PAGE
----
Swaziland is located in Austral Africa and is surrounded by South Africa and Mozambique. It has an absolute monarchy, where power is held almost exclusively by King Mswati III. His powers include the appointment of the prime minister, the cabinet, key advisory committees and some members of parliament in both the House of Assembly and Senate.
The country faces many challenges related to widespread poverty, inequality, unemployment and the HIV/AIDS pandemic, in spite of progress towards the achievement of the MDGs.
Swaziland is middle-income country that benefits from reasonable economic stability, in spite of its heavy dependence on South Africa and the customs duties which it receives from the Southern African Customs Union – Swaziland collects two thirds of its annual income through the SACU.
Swaziland's currency is pegged to the Rand, subsuming Swaziland's monetary policy to South Africa.
Nevertheless, poverty is widespread in Swaziland. Some 63% of the population lives below the poverty threshold and it is estimated that 30% of the population suffers from food insecurity.
Relations between the European Union and the Kingdom of Swaziland are cordial, but the EU is critical of the democratisation process within the country (1). During political dialogues and direct engagements with the King, the EU has called for democratisation and for the implementation of the Constitution, which provides for freedom of association, assembly and expression.
The programming exercise for the 11th EDF was firmly guided by aid effectiveness principles, Swaziland’s Poverty Reduction Strategy and Action Plan (PRSAP) and the EU Agenda for Change. The indicative allocation for the 11th EDF is of €62m. The two focal sectors are agriculture (2) and social protection (3). The PRSAP attributes high importance to agriculture and food security. The Government underscored its commitment to social protection through the 2005 Constitution and the Disability Policy, which it finalised in 2013.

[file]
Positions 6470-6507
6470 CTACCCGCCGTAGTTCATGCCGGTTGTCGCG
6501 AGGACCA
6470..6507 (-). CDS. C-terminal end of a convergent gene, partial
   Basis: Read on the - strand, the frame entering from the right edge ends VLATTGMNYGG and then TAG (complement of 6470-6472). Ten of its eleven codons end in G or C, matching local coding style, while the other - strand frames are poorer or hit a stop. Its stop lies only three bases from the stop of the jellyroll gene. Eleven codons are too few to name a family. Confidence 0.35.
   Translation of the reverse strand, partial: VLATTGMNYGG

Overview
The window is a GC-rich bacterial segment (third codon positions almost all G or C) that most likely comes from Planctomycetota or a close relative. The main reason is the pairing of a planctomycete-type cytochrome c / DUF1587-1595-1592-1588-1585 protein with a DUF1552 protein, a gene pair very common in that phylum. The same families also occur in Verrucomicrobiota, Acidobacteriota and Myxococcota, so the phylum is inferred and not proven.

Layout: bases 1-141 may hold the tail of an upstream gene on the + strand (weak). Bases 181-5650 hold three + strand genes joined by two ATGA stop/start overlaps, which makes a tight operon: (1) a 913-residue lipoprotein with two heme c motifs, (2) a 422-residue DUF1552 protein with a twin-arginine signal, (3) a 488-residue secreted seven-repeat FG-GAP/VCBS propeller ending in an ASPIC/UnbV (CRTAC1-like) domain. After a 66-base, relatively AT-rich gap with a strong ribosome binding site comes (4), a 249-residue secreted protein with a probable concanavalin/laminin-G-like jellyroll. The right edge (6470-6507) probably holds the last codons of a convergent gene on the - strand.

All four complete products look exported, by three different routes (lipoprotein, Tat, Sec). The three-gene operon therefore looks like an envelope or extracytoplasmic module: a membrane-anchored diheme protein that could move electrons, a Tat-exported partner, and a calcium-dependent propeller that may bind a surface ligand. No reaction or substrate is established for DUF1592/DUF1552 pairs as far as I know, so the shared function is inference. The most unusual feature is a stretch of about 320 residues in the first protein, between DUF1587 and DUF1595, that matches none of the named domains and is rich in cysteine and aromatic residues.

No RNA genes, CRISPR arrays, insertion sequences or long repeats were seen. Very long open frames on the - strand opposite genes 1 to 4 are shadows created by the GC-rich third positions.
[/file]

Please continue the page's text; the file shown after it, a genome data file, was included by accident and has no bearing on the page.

Past EU ODA (EDF10, Sugar Protocol) (4).
(1) Political and policy priorities for the EU:
(2) The agriculture sector has considerable potential in Swaziland due to a favourable climate and abundant soils. The EU will seek to address these challenges with the objective of promoting environmentally sound agricultural practices, eradicating food insecurity and contributing to sustainable economic growth.
(3) Social protection programmes have already been supported by the EU, in particular those addressing the HIV/AIDS epidemic. However, there is lack of a coordination between different stakeholder and limited implementation capacity. The various social protection schemes would gain in efficiency with more transparent targeting, rationalised delivery mechanisms, robust management information systems, comprehensive grievance procedures and coherent monitoring and evaluation frameworks. Programmes on social protection will seek to address these challenges with the objective of providing a higher level of social security and access to essential services.
(4) EU-Swaziland cooperation aims at poverty reduction and is focused on human development (health and education), water and sanitation. The EU-Swaziland Country Strategy Paper for 2008-2013, funded under the 10th European Development Fund, has a total budget of €63m.
Since Swaziland does not qualify for general budget support, the EU strategy focused on improving delivery of basic social services. Such interventions were especially crucial in times of fiscal crisis and austerity to mitigate the impact on the most vulnerable segments of society.
Swaziland is also a major beneficiary of Commission funding in support of the adaptation of its sugar industry in line with the phasing out of the favourable Sugar Protocol, receiving a total allocation of €129m for the period 2006-2013